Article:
Macular ganglion cell complex thickness in acute and chronic central serous chorioretinopathy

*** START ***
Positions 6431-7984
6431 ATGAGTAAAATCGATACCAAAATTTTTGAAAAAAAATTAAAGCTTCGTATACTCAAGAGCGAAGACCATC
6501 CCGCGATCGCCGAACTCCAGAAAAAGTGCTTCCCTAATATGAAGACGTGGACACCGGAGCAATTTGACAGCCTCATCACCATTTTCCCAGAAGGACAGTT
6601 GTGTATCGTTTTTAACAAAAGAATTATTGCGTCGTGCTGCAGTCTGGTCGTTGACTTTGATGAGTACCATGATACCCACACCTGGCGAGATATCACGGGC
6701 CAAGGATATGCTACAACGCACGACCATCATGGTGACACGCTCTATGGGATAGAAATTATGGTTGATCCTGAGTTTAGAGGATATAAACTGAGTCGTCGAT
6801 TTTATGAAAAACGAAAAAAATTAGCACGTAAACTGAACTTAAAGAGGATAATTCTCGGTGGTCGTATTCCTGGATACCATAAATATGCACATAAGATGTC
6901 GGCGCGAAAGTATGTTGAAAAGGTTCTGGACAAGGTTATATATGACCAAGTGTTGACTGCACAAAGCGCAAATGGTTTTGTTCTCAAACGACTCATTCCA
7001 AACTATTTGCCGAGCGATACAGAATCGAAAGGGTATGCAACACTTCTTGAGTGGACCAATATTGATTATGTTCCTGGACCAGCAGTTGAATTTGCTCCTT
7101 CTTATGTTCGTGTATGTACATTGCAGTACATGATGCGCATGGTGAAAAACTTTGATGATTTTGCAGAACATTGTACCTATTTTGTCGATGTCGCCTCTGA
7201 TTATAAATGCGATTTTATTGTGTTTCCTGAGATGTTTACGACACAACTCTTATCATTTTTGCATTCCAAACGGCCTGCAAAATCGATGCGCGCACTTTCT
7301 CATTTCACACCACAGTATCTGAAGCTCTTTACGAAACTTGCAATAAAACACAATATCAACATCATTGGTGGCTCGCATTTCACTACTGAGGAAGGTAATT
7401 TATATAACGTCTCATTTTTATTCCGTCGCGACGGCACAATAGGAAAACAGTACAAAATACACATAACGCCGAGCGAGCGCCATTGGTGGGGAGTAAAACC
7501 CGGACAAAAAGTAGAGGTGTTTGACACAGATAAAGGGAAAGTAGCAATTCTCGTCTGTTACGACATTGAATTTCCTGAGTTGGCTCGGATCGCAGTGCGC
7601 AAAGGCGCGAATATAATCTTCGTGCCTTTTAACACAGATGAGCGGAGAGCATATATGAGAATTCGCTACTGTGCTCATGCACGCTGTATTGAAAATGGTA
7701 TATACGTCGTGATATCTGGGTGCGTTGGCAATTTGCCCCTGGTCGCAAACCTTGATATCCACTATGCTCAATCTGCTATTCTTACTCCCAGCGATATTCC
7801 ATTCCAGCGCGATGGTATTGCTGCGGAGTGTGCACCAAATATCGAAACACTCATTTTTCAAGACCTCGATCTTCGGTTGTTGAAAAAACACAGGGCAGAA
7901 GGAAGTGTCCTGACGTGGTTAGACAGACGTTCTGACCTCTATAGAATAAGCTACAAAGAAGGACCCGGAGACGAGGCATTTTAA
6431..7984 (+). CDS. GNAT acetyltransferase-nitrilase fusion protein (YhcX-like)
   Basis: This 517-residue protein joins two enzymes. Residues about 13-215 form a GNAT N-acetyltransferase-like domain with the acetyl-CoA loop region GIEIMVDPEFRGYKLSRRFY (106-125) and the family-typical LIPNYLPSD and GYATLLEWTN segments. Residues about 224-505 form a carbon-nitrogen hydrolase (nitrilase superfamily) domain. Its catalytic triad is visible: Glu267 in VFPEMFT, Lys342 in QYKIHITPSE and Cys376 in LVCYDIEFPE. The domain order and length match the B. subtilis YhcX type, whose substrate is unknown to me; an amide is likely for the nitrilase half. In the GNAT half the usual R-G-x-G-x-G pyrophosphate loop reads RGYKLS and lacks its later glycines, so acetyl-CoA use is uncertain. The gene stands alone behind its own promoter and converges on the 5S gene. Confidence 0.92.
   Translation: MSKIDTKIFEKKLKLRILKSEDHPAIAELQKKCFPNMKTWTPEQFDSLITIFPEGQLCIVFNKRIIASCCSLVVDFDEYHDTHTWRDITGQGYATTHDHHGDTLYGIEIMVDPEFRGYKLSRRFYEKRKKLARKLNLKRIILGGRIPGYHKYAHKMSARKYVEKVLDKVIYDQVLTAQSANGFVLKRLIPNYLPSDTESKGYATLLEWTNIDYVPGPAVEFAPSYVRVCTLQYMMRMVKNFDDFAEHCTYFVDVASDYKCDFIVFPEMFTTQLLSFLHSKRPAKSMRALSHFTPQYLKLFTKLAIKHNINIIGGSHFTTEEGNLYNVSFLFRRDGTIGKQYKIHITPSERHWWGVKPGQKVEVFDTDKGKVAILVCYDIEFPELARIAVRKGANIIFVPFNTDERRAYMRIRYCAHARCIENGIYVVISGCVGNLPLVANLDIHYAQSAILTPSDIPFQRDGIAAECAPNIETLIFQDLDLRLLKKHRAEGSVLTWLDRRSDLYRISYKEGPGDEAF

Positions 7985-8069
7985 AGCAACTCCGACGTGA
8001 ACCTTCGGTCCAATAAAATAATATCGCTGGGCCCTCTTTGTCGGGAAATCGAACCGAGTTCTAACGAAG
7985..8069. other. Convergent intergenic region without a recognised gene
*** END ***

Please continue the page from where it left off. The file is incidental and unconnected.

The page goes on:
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Central serous chorioretinopathy (CSCR) is characterized by neurosensory retinal detachment. Because the retina pigment epithelium and choroidal pathology is the current mechanism in CSCR, many studies in the literature focused on the outer retinal layers. There is little information about the functional or histological structure of the detached retina. In this study, we assess the ganglion cell complex (GCC) thickness using optical coherence tomography (OCT) in patients with acute and chronic CSCR. The medical records of 16 acute and 19 chronic CSCR patients which have no other disorders that cause a serous macula detachment were analyzed. Chronic cases were also divided into two subgroups: chronic active and chronic nonactive CSCR. The eyes with extramacular involvement or cystoid degeneration and cases which developed choroidal neovascularization were excluded from the study. The mean, minimum, superior-nasal, superior, superior-temporal, inferiornasal, inferior, and inferior-temporal GCC values obtained using OCT were used for analysis. The duration from the onset was 7.8 ± 4.5 weeks and the mean age was 45.0 ± 10.7 years in acute CSCR, and in chronic cases the values were 36.0 ± 6.2 weeks and 52.9 ± 10.5 years, respectively. There were no significant differences in sex distribution. The chronic cases were statistically significantly older than acute cases (p = 0.02). While there was no difference between the acute and chronic cases, there were statistically significant differences between the chronic CSCR and control group in all values of GCC. Additionally, there were statistically significant differences between the acute CSCR and control group in mean, minimum, and superior-temporal GCC thicknesses. Although choroid and outer retinal layers play an important role in the pathogenesis of CSCR, there is scant information about the functional or histological structure of the detached retina in CSCR. Our results showed that GCC was significantly reduced in both acute and chronic CSCR compared to healthy subjects. Analysis of ganglion cell helps us understand the etiology of the patients which healed anatomically but had limited visual improvement in CSCR.